GPs face £2,300 rise in pension contributions

GPs' pension contributions are set to rise by a third by 2015, with a £2,300 increase for doctors earning £100,000 in 2012, government figures reveal.

Mr Lansley: 'None of the rights people have accrued will be affected'
Mr Lansley: 'None of the rights people have accrued will be affected'

Figures announced by chief secretary to the Treasury Danny Alexander today showed that in 2012/13, pension contributions for NHS pension scheme members earning between £69,932 and £110,273 will rise from 7.5% to 9.85%.

For a GP earning £100,000 a year, this would increase the employee contribution from £7,500 to £9,850, an increase of more than £2,300.

For those earning £110,273 or more, pension contributions will rise from 8.5% to 10.9%.

Mr Alexander said that today’s proposals - set out in a consultation document - were just the start of the reforms.

Further increases will be introduced by 2015. The overall extra contributions will total almost £3bn a year.

By 2015 public sector workers will pay an average 3.2% more of their gross salary before tax in pension contributions.

Health secretary Andrew Lansley said: 'None of the rights people have accrued will be affected. The proposals we are setting out today will protect the lowest paid in the NHS. Those earning less than £15,000 will pay nothing extra towards their pensions and a nurse earning £25,000 a year would pay £10 more a month in 2012/13.

'The top earners in the NHS would be expected to contribute much more. A consultant earning £130,000, for example, would contribute £152 more a month.'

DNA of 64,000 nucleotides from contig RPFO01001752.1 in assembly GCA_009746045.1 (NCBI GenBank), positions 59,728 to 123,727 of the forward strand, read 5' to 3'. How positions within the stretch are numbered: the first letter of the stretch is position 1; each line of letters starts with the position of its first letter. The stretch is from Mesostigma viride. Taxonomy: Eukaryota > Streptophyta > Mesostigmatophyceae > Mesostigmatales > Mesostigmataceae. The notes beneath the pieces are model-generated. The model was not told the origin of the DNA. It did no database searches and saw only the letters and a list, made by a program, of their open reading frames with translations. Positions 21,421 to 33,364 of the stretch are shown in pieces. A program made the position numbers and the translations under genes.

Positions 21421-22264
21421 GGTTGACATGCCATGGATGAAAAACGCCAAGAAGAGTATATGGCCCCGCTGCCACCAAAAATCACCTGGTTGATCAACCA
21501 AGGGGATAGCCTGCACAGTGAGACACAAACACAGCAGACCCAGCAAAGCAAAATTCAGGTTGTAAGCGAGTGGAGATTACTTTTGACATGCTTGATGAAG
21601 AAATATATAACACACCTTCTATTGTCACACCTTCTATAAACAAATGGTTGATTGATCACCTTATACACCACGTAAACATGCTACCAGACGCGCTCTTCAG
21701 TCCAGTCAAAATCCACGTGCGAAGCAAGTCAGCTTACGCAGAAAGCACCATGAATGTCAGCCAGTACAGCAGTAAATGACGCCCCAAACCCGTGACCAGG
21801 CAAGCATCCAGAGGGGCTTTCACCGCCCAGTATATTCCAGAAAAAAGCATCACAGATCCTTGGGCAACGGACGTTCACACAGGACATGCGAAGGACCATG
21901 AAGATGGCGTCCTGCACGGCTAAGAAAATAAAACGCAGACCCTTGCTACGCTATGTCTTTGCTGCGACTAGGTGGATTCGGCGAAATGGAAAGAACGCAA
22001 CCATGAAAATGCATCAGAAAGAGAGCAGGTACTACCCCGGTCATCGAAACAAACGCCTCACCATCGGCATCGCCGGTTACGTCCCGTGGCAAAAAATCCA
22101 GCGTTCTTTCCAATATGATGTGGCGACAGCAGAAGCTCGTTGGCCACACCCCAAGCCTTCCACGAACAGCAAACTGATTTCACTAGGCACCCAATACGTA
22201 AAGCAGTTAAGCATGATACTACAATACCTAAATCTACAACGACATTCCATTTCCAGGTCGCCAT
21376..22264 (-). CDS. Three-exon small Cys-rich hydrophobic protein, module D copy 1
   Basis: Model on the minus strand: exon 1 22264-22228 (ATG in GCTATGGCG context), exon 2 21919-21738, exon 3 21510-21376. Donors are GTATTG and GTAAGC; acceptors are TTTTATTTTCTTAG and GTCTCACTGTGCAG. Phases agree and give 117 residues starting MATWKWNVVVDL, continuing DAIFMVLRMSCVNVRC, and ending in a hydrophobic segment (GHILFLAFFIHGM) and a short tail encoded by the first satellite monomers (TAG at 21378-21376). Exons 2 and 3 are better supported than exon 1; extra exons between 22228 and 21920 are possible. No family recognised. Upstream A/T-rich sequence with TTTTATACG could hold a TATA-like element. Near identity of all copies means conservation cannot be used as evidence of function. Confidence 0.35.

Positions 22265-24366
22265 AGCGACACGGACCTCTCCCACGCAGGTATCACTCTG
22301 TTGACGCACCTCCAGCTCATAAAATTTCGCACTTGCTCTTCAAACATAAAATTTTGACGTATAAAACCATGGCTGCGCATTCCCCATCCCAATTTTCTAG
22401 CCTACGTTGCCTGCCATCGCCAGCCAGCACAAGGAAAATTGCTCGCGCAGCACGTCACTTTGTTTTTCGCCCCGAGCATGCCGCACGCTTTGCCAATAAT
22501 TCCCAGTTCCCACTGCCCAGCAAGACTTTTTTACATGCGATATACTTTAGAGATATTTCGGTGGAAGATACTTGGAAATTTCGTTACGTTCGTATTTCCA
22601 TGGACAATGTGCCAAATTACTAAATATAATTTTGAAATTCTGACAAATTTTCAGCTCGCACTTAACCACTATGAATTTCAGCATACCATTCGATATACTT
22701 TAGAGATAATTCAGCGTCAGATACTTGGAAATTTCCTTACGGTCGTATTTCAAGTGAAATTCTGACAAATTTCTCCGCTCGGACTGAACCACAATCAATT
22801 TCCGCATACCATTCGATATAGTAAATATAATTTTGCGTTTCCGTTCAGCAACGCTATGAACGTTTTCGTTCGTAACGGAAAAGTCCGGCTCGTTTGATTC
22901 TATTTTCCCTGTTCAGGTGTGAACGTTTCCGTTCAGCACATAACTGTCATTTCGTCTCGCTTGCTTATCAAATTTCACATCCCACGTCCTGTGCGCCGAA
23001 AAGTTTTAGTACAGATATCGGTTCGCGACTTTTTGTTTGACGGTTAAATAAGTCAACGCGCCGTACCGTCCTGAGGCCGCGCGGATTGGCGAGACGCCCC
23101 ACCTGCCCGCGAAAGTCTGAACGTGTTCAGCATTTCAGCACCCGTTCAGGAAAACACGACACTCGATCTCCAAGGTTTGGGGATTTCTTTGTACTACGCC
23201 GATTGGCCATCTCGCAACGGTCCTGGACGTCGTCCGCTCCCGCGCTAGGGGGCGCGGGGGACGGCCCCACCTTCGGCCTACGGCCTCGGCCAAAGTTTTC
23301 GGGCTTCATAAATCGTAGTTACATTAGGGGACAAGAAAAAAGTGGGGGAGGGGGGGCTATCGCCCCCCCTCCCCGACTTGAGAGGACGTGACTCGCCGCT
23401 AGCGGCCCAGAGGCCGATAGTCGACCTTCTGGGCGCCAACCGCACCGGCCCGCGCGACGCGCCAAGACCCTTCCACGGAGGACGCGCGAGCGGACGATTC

DoH worked examples for NHS pension scheme members at different levels of income:

As a manager working full-time earning £60,000

  • In 2012-13 you will contribute 8.5%, compared to the current employer contribution of 14% .
  • This means that for every £1 you contribute, the employer contributes £1.65. For your overall yearly contribution of £5,100, your employer will pay £8,400.
  • But because contributions are tax free your effective contribution rate will be 5.1%, equivalent to £3,060 per annum. This represents an increased personal contribution in 2012/13 of £60 per month after tax relief.
  • If you are in the 1995 section of the pension scheme then for this, after you retire, you will receive a pension, for this you will earn pension of £750 per year and a tax free lump sum of £2,250 payable at age 60.
  • If you are in the 2008 section of the pension scheme then for this, after you retire, you will receive a pension for this you will earn pension of £1,000 per year, with the option to exchange some of this for a tax free lump sum, payable at age 65.

As a consultant earning £130,000

  • In 2012-13 you will contribute 10.9%, compared to the current employer contribution of 14% .
  • This means that for every £1 you contribute, the employer contributes £1.28. For your overall yearly contribution of £14,170, your employer will pay £18,200.
  • But because contributions are tax free, your effective contribution rate will be 6.5%, equivalent to £8,450 per annum. This represents an increased personal contribution in 2012/13 of £152 per month after tax relief.
  • If you are in the 1995 section of the pension scheme then for this, after you retire, you will receive a pension for this you will earn pension of £1,625 per year and a tax free lump sum of £4,875 payable at age 60
  • If you are in the 2008 section of the pension scheme then for this, after you retire, you will receive a pension, for this you will earn pension of £2,167 per year, with the option to exchange some of this for a tax free lump sum, payable at age 65.

Would you like to know what the changes to the NHS pensions mean for you?

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